Web-slinging over to Mary Jane’s apartment, Peter allows to pour out of his heart everything that had been weighing it down for what felt like ages. He tells MJ that through everything that he’s been through, body-swapping, transdimensional crime-fighting, and world-saving, he’d never have made it through any of it without her. He realizes that, regardless of all of his powers and abilities, he needs her more than anything to be able to do what he does and to do it right. And before he has a chance to second-guess himself and turn away, Mary Jane pulls him in for a soft kiss and a warm embrace, assuring him that they’re in this together, forever and always. Something had indeed been missing for a long time, and they finally both knew exactly what it was; watching that revelation play out is something truly amazing.
The Amazing Spider-Man #1 is a much-needed union of the classic story feels and reunification of the scarlet wall-crawler with his ruby-haired love, and plot twists that make the reader double-take and wonder how much second-guessing they’ll be doing in the months to come, as Nick Spencer clearly has every intent on marrying what we love with the unknown and unexpected. The inaugural issue of his run does, with precision, what it needs to: tell fans that Pete and MJ are a thing again and are supposed to always be, play with the most interesting plot points from Dan Slott’s run and use them as tools for the characters moving forward – thereby keeping them familiar yet growing, as opposed to stagnant – and throw a healthy monkey wrench or two into what he predicts readers’ assumptions may be to keep us synchronously off-balance and on our toes, genuinely interested and eager for what the next page holds. This penchant for shockers is on full display in the book’s final pages as we get a tantalizing hint at what yet may come for our hero.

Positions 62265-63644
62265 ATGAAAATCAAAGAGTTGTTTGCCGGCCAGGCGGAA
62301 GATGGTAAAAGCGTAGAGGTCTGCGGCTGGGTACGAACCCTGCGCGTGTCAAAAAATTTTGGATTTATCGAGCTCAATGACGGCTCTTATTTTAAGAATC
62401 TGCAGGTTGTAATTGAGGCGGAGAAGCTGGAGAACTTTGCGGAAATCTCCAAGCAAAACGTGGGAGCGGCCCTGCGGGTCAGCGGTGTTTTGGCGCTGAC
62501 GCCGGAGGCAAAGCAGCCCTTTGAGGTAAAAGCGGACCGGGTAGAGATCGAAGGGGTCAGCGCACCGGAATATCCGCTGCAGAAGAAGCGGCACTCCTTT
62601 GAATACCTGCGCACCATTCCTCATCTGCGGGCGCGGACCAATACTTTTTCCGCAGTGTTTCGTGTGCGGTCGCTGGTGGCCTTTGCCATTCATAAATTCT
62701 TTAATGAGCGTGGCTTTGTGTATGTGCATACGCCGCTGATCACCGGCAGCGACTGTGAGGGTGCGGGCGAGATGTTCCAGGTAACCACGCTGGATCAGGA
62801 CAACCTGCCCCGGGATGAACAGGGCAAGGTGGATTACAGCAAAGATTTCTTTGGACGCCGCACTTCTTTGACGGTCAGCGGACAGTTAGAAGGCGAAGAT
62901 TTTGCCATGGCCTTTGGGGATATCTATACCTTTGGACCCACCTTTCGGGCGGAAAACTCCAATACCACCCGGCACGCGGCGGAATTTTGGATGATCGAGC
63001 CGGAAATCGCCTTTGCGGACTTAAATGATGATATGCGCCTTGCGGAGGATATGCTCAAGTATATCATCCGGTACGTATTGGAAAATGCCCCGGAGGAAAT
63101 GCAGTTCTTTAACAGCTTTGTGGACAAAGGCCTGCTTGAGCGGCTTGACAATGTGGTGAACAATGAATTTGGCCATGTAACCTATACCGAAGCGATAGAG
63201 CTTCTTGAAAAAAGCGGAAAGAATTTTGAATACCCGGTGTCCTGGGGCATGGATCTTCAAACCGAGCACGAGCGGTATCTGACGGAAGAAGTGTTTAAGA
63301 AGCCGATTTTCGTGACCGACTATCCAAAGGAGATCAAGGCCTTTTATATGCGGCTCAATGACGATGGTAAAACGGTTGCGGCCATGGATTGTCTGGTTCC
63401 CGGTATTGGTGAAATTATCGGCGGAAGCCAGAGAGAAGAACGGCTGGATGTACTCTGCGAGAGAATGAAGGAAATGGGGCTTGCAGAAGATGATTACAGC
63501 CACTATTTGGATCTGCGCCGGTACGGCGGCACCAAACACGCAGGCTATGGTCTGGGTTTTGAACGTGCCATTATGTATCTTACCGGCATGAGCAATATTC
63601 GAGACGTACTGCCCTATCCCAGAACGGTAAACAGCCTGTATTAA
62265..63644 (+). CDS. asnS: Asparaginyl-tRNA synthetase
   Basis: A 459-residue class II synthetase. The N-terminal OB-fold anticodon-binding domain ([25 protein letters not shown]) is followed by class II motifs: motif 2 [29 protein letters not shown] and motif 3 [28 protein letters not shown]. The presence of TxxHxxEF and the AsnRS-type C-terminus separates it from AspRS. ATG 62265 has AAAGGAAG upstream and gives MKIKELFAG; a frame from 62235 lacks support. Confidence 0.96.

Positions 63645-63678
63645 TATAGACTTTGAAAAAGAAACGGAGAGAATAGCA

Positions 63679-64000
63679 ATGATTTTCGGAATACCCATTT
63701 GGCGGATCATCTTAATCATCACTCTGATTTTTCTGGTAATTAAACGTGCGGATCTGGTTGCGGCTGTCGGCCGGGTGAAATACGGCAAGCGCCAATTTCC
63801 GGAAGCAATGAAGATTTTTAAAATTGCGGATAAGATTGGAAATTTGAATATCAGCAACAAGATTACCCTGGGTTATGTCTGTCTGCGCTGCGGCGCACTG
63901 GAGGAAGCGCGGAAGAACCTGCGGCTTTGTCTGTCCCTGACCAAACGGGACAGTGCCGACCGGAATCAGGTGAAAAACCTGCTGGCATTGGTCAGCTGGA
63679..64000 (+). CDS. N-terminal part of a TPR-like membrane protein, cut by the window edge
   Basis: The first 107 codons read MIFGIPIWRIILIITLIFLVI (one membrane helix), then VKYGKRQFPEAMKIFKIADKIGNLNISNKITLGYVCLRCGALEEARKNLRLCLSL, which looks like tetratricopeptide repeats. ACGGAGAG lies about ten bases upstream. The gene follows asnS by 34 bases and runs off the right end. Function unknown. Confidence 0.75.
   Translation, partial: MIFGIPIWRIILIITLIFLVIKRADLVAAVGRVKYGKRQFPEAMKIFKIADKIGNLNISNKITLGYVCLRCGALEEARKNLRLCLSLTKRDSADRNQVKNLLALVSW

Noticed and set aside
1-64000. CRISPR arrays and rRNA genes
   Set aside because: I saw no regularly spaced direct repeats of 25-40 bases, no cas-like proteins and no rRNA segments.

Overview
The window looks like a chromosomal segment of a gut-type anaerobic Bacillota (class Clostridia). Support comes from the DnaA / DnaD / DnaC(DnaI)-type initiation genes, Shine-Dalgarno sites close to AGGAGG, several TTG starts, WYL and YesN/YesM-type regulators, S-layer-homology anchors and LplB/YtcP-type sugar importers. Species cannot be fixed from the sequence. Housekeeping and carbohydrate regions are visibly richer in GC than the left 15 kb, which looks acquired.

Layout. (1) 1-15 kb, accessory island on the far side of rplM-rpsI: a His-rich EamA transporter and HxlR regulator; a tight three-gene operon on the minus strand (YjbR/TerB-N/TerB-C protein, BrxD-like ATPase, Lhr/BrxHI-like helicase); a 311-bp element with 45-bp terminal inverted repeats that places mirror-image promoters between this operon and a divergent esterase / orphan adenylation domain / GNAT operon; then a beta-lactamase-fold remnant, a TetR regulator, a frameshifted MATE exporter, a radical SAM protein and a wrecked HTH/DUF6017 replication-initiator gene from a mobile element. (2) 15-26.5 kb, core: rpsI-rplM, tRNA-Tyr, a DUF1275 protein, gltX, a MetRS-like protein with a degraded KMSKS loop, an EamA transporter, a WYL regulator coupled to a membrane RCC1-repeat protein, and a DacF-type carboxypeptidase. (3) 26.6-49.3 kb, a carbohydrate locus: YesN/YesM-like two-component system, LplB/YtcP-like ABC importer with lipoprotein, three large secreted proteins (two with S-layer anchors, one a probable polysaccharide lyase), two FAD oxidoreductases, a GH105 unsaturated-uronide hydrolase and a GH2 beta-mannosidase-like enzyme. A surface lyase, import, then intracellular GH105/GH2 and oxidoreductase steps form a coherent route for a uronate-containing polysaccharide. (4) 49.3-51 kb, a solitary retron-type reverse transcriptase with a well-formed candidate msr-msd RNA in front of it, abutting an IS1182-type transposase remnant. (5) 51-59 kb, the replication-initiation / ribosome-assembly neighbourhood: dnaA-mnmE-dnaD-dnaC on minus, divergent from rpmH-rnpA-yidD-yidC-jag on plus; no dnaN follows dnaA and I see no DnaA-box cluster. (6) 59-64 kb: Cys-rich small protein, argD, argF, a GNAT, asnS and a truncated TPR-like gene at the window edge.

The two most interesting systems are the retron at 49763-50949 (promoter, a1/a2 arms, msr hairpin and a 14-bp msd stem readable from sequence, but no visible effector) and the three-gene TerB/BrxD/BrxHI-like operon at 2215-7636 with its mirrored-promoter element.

The Amazing Spider-Man #1 is a charming return to what fans love most about Spider-Man: he’s human and makes mistakes, life seems to enjoy cosplaying as a monkey in a zoo with all of the crap it throws his way, and – arguably more so than the lion’s share of characters in the Marvel Universe – he’s grounded (for someone who swings through the skies on webs… err, indulge me and just go with it?) and the bulk of his adventures occur within the confines of New York City when taking on his rogues gallery – think the Batman of Marvel, in that sense at least, he’s at his best when he’s doing his own thing on his own turf. Spencer’s pin-point writing sticks and I think that as he continues his run and settles into the characters, it will only get better. One of my favorite highlights of the Spider-Man runs of recent years has been the sensational pencils of Humberto Ramos, and it was a real treat to see him give readers a 10-page dessert at the end of the book, but Ryan Ottley’s simplistic style lends itself well to the stories that are being told. We’re going back to basics and there is a noticeable lack of clutter on the page to complement that theme. That said, I wouldn’t exactly shake my fist at the heavens if Ramos graced us with his pencils on a regular basis.
Tonally, The Amazing Spider-Man #1 brings a sense of great expectations for what is in store, and while, truthfully, not a lot actually happens, there is crucial character growth that sets the stage for the coming issues. I would definitely recommend any fan of the wall-crawler who was perhaps disenfranchised with his last few runs to pick this book up and give it the once-over; I did and was not disappointed. So swing by your local comic book shop and support them by picking up a copy of this great return to the familiar. If you enjoy it as much as I did, add it to your pull list and look forward to what lies ahead.